Gaps? Schools Are “Outed”! (Part 4)
“Educators worry that gaps may grow for disadvantaged students stuck at home.” That was the title! Not much point in reading the article itself because the title says it all. That is, if one does not question the presumptions inherent in it.
Unquestioningly accepting what we are told is, unfortunately, why we have the world we now call “normal.” We just don’t consider what is being said and so anyone willing to write or speak on any topic becomes an “expert.” There simply is no opposition and if there is, it is usually dismissed with some kind of disparaging comment or label.
Let’s risk being called something that is not nice and look into why such a title causes me anxieties.
To start, who are these “educators” that are worrying? Are they philosophers or practitioners? Do they have children of their own? Have they actually been in the classroom? If so, were they able to get to know the individual behind the face or was the student just a number?
Worry is defined as “giving way to anxiety or unease or to allow one’s mind to dwell on difficulty or troubles,” but this definition leaves out the question of whether the difficulty or trouble is, indeed, real.
Worry is often based on something that turns out not to be a problem after all. Our minds can and do create boogey men or monsters, if we allow them to. Is the worry that the “teachers” have real or created through a false understanding?
Now that we have questioned the legitimacy of the teacher and of the worry, let’s take a look at the “gaps that may grow.” One should immediately pick up the word “may.” This is important because it immediately qualifies the concern as being, at best, a potential problem.
Gap is defined as “an unfilled space or interval or a break in continuity.” Did you know that children have breaks in continuity, intervals, holes, spaces or cracks that are unfilled? Even if they did, when did teachers become crack fillers!? Furthermore, what are these cracks or unfilled spaces and how are they being filled?
The second part of the gap definition perhaps makes more sense, especially when considering the indoctrinating nature of public programming. It has long been known that if we restrict the narrative to a single point and then repeat it continually and consistently, it will result in its unquestioned acceptance.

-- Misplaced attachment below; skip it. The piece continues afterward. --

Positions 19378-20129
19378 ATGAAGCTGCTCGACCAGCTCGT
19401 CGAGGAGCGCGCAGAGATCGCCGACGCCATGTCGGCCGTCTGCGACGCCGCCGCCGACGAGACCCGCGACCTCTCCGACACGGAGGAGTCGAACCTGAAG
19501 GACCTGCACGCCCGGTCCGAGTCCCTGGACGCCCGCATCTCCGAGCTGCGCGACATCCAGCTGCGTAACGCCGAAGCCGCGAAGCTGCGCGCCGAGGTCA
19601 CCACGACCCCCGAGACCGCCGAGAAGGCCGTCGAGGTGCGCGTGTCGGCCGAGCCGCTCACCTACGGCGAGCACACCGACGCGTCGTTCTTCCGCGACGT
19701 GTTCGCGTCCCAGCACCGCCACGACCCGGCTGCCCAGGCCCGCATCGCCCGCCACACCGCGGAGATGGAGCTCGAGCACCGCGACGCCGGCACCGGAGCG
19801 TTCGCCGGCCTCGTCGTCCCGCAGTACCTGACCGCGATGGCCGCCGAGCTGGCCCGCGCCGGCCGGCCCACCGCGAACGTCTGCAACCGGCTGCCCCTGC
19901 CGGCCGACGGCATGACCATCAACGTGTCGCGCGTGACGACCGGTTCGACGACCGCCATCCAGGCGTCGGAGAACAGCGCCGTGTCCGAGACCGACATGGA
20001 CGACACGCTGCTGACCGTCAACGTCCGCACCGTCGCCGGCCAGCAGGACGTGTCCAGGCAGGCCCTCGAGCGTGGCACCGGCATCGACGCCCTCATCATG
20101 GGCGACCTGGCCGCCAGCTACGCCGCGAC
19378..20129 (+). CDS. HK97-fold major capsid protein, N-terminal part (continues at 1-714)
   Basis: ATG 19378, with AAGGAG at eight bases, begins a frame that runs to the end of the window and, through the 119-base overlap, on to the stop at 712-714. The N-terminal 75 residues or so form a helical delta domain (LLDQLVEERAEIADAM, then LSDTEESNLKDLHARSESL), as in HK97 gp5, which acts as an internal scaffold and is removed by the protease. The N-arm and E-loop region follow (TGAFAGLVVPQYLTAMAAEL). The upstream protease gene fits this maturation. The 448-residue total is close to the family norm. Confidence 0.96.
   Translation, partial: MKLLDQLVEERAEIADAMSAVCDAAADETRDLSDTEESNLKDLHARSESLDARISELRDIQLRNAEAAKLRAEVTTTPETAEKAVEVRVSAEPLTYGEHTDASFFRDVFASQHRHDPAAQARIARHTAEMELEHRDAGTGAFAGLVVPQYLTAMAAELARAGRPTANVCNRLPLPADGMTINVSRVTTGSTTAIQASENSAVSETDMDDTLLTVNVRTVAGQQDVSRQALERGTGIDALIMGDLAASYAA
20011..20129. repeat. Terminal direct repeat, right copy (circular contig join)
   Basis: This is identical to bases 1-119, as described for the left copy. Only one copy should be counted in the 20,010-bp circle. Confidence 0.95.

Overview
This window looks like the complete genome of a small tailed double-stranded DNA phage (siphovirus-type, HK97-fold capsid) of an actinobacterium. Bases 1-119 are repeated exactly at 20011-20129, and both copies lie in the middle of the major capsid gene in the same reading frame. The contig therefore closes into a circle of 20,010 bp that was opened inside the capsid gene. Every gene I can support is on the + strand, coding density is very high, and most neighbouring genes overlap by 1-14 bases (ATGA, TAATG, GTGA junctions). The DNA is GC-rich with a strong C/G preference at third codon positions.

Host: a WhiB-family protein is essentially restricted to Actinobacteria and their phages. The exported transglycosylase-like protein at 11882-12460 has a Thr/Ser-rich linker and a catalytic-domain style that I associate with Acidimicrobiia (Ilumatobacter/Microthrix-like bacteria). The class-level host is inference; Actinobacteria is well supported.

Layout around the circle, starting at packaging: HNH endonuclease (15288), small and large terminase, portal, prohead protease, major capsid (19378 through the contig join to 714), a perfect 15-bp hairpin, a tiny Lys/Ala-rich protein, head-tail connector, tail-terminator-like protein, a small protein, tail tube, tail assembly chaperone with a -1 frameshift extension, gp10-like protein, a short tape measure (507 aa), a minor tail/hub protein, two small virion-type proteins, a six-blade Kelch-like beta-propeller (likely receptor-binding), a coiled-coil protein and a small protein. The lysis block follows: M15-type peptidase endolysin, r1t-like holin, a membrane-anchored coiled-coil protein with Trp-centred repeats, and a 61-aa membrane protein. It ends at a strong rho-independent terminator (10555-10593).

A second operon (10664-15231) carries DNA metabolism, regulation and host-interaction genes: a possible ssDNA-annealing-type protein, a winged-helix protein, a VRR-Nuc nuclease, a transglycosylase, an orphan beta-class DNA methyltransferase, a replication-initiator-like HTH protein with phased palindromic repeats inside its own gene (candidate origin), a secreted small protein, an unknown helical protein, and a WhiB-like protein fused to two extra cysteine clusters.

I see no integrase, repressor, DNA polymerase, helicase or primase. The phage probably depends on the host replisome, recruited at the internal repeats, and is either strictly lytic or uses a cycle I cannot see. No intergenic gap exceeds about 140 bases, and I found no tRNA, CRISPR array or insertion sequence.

Maybe that explains the “worry” of these “teachers.” Could it be that these “disadvantaged students” are receiving other information at home that may cause them to question the acceptable narrative? Now that could be seen as a gap (error), but only if a particular perspective is deemed to be absolute.
For instance, how would a climate change believer see alternatives to his beliefs, other than as gaps in the challenger’s thinking?
This leads us to the “disadvantaged student stuck at home.” You should clearly see the bias of the writer here. Was the student disadvantaged before or after they were “stuck at home”? Home is an awful place, isn’t it? No professional teachers, psychologists, guidance counsellors or standard bearers. Just loving parents who have a lifelong vested interest in the total welfare of their child!
Children come in imperfect packages, which is sometimes hard to believe because they are often so cute. In fact, all the training and teaching in the world will never put in what God has left out. The best that can be accomplished is the appropriate management of these individual differences, short comings and flaws. Gaps implies a failing that needs to be repaired.
Maybe these “teachers” should spend a bit of time in front of the mirror and attend to their own “gaps” before presuming to be able to fix the “disadvantaged student stuck at home.”
Those students who are fortunate enough to have parents wanting to keep them home will find that their “gaps” are dealt with through acceptance and management. Perhaps home is a place where perceived “gaps” are replaced with the freedom for independent critical thinking. That is hardly a disadvantage.
Thank God for those gap-filled home educated students who are stuck at home with the people that love them the most.
Previous Post: School’s Lost Purpose: Schools Are “Outed”! (Part 3)